Researchers link stress-related genetic changes to suicide risk and psychiatric illness
Researchers have linked genetic changes in the so-called CRH gene, which affects the regulation of the body's stress system, to suicide risk and psychiatric illness. The study of epigenetic changes in the body's hormone-based stress system has shown that stress-related changes in the CRH gene are linked to both serious suicide attempts in adults and psychiatric illness in adolescents.
The research study, which is a collaboration between researchers at Umeå University, Karolinska Institutet and Uppsala University, has been published in the journal EBioMedicine.
Previous studies have indicated an overactive stress system in individuals with increased suicide risk. In the current study, researchers report that epigenetic changes in the CRH gene, which are linked to serious suicide attempts in adults, could also be found in adolescents with high risk of psychiatric illness.
Recently published research output shows that serious suicide attempts lead to a heavily reduced lifespan with an increased suicide risk and risk of mortality from natural causes particularly in adolescents. In the last ten years, it has become twice as common for Swedish adolescents between the ages of 10 and 17 to suffer from psychiatric illness. An alarming increase also in young adults can be seen. This according to a recently published report from the Swedish National Board of Health and Welfare.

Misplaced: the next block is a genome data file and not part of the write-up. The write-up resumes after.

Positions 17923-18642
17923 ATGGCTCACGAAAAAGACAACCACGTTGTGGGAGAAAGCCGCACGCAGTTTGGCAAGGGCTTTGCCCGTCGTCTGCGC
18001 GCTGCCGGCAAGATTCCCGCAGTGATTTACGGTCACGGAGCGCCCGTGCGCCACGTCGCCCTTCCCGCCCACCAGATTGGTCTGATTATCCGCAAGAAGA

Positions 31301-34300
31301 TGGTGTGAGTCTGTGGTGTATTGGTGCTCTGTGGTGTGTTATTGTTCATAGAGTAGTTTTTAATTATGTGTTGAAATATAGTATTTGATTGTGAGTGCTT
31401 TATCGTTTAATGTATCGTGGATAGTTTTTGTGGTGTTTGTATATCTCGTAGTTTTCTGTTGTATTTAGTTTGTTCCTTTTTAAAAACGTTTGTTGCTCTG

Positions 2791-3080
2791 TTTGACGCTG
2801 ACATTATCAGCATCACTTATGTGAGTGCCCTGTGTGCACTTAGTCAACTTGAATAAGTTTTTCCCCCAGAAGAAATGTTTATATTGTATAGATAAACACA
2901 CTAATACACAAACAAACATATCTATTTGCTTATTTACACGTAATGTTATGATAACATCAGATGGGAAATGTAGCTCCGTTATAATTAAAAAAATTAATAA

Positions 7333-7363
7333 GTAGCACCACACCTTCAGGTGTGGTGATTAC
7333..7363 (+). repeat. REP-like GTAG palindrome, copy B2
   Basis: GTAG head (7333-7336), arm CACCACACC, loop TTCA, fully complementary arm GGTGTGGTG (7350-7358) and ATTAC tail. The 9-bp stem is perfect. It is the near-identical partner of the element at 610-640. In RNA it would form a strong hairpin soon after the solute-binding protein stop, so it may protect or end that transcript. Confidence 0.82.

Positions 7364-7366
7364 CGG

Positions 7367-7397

In the study, researchers examined 88 individuals who had attempted suicide. The participants were divided into high and low risk groups based upon the severity of their suicidal behavior. Through blood samples of the participants, epigenetic markers in the form of DNA methylation in the stress system-related genes were analyzed. In the next step, the discovered epigenetic changes in the CRH gene were studied in blood samples from two other cohort studies including 129 and 93 adolescents respectively in the age span of 14 to 17. The adolescents were divided into high and low risk groups based upon assessments of their psychiatric symptoms. The results show that epigenetic changes in the CRH gene were more prevalent in the group of adolescents with an increased risk of psychiatric illness.
"Since psychiatric illness is a serious and growing public health problem, it's important that we take early signs of psychiatric illness and suicidal behavior into consideration in suicide prevention," says Jussi Jokinen, professor in psychiatry at Umeå University who led the current study.
"Our environment affects our genetic expression, which is usually referred to as epigenetic change. Even if we aren't able to draw distinct parallels between the findings in these cohort studies, our results still point towards the importance of an optimal regulation of the stress system for psychiatric illness."
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